Lake Mead Reaches Highest Level in Years Despite Continued Dry Conditions

This photo taken at Lake Mead in February shows the impacts of the prolonged drought on the reservoir, which serves the California water agencies that depend on the Colorado River for some or all of their water. However, there is positive news as the elevation at Lake Mead has reached its highest point since 2014, and that is due in large part to efforts in California to reduce water use and conserve, record levels of storage from California in the reservoir in 2019, and the implementation of the Drought Contingency Plan.
Photo Courtesy of the San Diego County Water Authority

During these challenging times when so many are affected by
the Coronavirus, it becomes even more critical that essential services are
there to meet community needs. One of those essential services is the
availability of water. With so much attention focused on the pandemic, it might
be easy to forget that the Colorado River

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Draft Study Highlights Options for Conveyance of QSA water, regional benefits to Southwest

The graphic shows three routes for a proposed alternative conveyance system to move conserved transfer water under the Quantification Settlement Agreement. Under Phase A of a two-year Regional Conveyance System Study by the San Diego County Water Authority, the three routes were reviewed, and a draft report released June 12 shows that building such a conveyance system is both cost competitive as a long-term approach to conveying conserved QSA water and could bring multiple benefits to stakeholders in California, in particular the Southwest.

A draft report released June 12 by the San
Diego County Water Authority shows that building a new conveyance system to
transport regional water supplies from the Colorado River Quantification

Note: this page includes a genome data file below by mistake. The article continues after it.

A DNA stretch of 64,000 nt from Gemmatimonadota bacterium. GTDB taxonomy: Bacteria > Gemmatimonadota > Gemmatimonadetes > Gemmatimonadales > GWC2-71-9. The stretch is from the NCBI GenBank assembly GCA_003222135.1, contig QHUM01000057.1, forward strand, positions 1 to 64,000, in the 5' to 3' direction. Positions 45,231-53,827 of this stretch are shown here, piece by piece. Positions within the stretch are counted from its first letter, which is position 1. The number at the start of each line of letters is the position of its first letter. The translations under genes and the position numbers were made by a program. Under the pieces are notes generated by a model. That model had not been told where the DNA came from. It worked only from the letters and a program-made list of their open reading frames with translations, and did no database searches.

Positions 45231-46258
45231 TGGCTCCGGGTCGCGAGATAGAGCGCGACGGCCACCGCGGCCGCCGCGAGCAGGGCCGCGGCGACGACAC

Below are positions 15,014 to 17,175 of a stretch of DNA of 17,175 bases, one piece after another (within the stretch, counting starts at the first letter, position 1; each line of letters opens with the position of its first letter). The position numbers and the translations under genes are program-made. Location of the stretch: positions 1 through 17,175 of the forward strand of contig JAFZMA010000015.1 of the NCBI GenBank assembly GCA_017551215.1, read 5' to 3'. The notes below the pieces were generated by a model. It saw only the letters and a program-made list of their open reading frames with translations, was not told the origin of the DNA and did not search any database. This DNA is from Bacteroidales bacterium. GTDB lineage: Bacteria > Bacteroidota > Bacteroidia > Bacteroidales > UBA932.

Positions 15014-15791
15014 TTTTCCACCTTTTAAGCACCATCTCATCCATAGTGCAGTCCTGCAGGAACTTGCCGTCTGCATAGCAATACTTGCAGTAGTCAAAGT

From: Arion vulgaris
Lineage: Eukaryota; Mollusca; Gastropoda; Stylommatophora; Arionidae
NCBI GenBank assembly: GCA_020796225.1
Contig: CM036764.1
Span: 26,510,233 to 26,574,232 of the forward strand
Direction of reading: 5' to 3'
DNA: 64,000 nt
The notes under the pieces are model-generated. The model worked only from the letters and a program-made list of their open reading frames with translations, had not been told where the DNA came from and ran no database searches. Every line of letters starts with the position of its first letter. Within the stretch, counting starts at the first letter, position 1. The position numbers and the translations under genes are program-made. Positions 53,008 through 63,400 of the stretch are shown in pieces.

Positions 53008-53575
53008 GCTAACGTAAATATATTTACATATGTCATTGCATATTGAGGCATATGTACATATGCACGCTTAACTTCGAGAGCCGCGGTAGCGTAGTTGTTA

Settlement Agreement is cost-competitive with other long-term options for
meeting the region’s water needs.

The draft Phase A report is under review by
water officials across the region. The Water Authority’s Board of Directors is
expected to decide whether to move to Phase

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Water Authority Board Visits Imperial Valley For a Tour That Highlights Critical Projects and Builds Relationships

Members of the San Diego County Water Authority Board of Directors and staff are pictured with Imperial Valley farmers and Imperial Irrigation District staff at the southwestern end of the All-American Canal during the Water Authority’s Jan. 30 tour of the Imperial Valley.

The San Diego County Water Authority’s Board of Directors visited the Imperial Valley January 30 for a day-long tour that highlighted the Salton Sea mitigation and restoration efforts, conservation efforts under the Quantification Settlement Agreement (QSA), and areas critical to the agency’s Regional Conveyance System Study.

The tour also was important as a way to bring the Water Authority Board together with Imperial Valley farmers, and Imperial Irrigation District (IID) and Imperial County representatives to get to know each other and strengthen relationships by discussing both the challenges unique to each area but also those issues that the Valley and San Diego regions have in common.


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